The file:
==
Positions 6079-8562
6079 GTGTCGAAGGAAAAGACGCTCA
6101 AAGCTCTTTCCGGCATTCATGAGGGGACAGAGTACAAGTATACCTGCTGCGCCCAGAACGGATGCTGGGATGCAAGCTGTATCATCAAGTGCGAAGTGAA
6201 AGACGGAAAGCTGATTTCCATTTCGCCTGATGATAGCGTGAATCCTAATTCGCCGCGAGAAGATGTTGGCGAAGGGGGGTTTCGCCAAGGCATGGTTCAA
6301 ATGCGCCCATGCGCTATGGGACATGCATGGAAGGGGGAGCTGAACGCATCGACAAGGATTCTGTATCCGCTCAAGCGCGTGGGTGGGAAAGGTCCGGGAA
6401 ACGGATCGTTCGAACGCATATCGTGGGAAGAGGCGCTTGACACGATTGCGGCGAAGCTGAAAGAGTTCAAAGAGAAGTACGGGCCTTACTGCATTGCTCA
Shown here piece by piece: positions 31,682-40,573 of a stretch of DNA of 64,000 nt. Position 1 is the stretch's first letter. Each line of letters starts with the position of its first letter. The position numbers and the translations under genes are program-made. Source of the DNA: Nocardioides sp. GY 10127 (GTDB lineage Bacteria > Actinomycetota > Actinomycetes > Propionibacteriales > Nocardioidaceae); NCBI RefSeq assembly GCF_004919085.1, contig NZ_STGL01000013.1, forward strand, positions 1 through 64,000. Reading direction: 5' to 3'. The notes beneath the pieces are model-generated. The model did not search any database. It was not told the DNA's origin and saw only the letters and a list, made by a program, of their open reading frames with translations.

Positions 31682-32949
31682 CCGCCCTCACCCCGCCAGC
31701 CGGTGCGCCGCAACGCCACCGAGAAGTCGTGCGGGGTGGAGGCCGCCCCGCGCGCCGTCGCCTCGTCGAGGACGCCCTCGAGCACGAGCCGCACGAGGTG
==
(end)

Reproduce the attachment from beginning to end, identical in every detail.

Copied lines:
Positions 6079-8562
6079 GTGTCGAAGGAAAAGACGCTCA
6101 AAGCTCTTTCCGGCATTCATGAGGGGACAGAGTACAAGTATACCTGCTGCGCCCAGAACGGATGCTGGGATGCAAGCTGTATCATCAAGTGCGAAGTGAA
6201 AGACGGAAAGCTGATTTCCATTTCGCCTGATGATAGCGTGAATCCTAATTCGCCGCGAGAAGATGTTGGCGAAGGGGGGTTTCGCCAAGGCATGGTTCAA
6301 ATGCGCCCATGCGCTATGGGACATGCATGGAAGGGGGAGCTGAACGCATCGACAAGGATTCTGTATCCGCTCAAGCGCGTGGGTGGGAAAGGTCCGGGAA
6401 ACGGATCGTTCGAACGCATATCGTGGGAAGAGGCGCTTGACACGATTGCGGCGAAGCTGAAAGAGTTCAAAGAGAAGTACGGGCCTTACTGCATTGCTCA
Shown here piece by piece: positions 31,682-40,573 of a stretch of DNA of 64,000 nt. Position 1 is the stretch's first letter. Each line of letters starts with the position of its first letter. The position numbers and the translations under genes are program-made. Source of the DNA: Nocardioides sp. GY 10127 (GTDB lineage Bacteria > Actinomycetota > Actinomycetes > Propionibacteriales > Nocardioidaceae); NCBI RefSeq assembly GCF_004919085.1, contig NZ_STGL01000013.1, forward strand, positions 1 through 64,000. Reading direction: 5' to 3'. The notes beneath the pieces are model-generated. The model did not search any database. It was not told the DNA's origin and saw only the letters and a list, made by a program, of their open reading frames with translations.

Positions 31682-32949
31682 CCGCCCTCACCCCGCCAGC
31701 CGGTGCGCCGCAACGCCACCGAGAAGTCGTGCGGGGTGGAGGCCGCCCCGCGCGCCGTCGCCTCGTCGAGGACGCCCTCGAGCACGAGCCGCACGAGGTG